17. Also, to echo what sme has been saying, I have been chatting with a guy on fb who uses a few skhorns in high stress club environments. He mentions that he gets noticeable heat build up in his cabinets when he is working them real hard, to a point where he cycles them out for periods of time to give them breaks. Perhaps what sme mentioned in regards to this style of cabinet might have some merit, a little extra safety buffer may not be a bad idea?
  18. Good timing on this discussion, this is has been my focus over the last couple days. Starting to feel better about my Danley limiter settings with the help from the guys on the Danley FB page.... but now taking a harder look at my 21sw152's in the skrams. Taking cues from some points found in the bassboss post, the danley white papers and some comments made here, I have come up with the following numbers that I am considering to use with my 21sw152 4 ohm Skrams. I am running 2 drivers per channel at 2 ohms loads on a powersoft k10. I plan to use the peak limiting function on the k10 and set up my venu360 to operate in rms limiting mode. Using the recommendations listed by Paul for techno trance he's saying use 1/3 to 1/2 aes power (2000 watts) Using 1/3 to be conservative would give me about 666 watts and 51 volts. The Danley article suggests at least 100ms but up to 2-3 seconds for attack, which falls in line similar to what Paul is saying plus adding 2-4 seconds release. What do you guys think, seem like a reasonable place to start?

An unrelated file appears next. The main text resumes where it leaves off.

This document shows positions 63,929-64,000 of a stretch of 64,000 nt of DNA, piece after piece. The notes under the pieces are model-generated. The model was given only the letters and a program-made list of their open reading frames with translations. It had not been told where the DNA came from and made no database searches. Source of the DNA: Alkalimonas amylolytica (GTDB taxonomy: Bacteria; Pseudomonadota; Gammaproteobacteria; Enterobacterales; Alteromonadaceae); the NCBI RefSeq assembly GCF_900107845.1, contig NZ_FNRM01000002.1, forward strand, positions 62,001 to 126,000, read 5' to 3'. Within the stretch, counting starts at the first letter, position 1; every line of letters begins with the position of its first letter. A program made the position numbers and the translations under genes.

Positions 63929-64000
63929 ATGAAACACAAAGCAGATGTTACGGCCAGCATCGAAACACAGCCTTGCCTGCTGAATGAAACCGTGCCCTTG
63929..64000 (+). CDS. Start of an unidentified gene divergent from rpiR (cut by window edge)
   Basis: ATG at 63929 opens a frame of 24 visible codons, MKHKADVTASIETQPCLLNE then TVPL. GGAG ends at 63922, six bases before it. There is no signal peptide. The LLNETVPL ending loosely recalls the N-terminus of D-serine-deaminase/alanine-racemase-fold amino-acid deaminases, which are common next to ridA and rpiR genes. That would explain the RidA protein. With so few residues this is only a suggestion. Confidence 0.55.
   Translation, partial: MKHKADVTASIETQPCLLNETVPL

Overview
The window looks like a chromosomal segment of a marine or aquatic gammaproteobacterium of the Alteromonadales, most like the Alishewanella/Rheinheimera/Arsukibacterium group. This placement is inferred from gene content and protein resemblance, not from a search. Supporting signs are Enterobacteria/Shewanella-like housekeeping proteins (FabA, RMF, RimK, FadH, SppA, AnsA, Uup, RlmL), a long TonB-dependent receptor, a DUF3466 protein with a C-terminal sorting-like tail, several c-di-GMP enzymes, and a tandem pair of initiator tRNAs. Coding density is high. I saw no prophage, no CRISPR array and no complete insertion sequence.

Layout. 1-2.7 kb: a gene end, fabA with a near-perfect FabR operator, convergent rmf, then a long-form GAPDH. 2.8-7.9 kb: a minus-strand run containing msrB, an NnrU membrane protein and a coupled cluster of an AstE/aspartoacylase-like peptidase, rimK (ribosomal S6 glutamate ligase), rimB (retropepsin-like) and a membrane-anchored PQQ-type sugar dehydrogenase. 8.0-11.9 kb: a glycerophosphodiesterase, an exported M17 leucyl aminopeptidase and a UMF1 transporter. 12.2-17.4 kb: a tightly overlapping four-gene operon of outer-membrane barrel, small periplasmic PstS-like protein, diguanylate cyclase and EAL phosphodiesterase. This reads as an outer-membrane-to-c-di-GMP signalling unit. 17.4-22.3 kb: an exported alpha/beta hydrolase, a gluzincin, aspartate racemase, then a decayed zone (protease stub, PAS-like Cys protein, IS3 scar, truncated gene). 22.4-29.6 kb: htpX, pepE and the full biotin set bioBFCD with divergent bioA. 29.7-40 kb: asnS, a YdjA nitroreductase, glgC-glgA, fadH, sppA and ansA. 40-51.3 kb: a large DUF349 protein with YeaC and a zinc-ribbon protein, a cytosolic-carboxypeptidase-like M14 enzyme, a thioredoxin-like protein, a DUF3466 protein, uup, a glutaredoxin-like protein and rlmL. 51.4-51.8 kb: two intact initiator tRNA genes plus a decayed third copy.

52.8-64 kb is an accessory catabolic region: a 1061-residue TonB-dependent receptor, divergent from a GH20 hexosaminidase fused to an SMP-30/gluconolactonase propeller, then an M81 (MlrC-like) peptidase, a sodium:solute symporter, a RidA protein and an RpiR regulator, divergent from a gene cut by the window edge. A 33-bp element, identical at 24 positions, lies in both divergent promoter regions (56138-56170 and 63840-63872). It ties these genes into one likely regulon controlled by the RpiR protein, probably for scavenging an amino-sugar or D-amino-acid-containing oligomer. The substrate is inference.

19. Man that sucks, sorry to hear about it Following this thread for sure
  20. SME, thanks for the thoughtful information here. I should have some free time next week before we head off to our site to start production. Ill give your peq suggestion a try and let you know how it goes. When you say I may prefer having a substantial rise towards the bottom I am not sure if I gather what you mean? Are you suggesting a peak near 30 that falls the higher the frequency goes?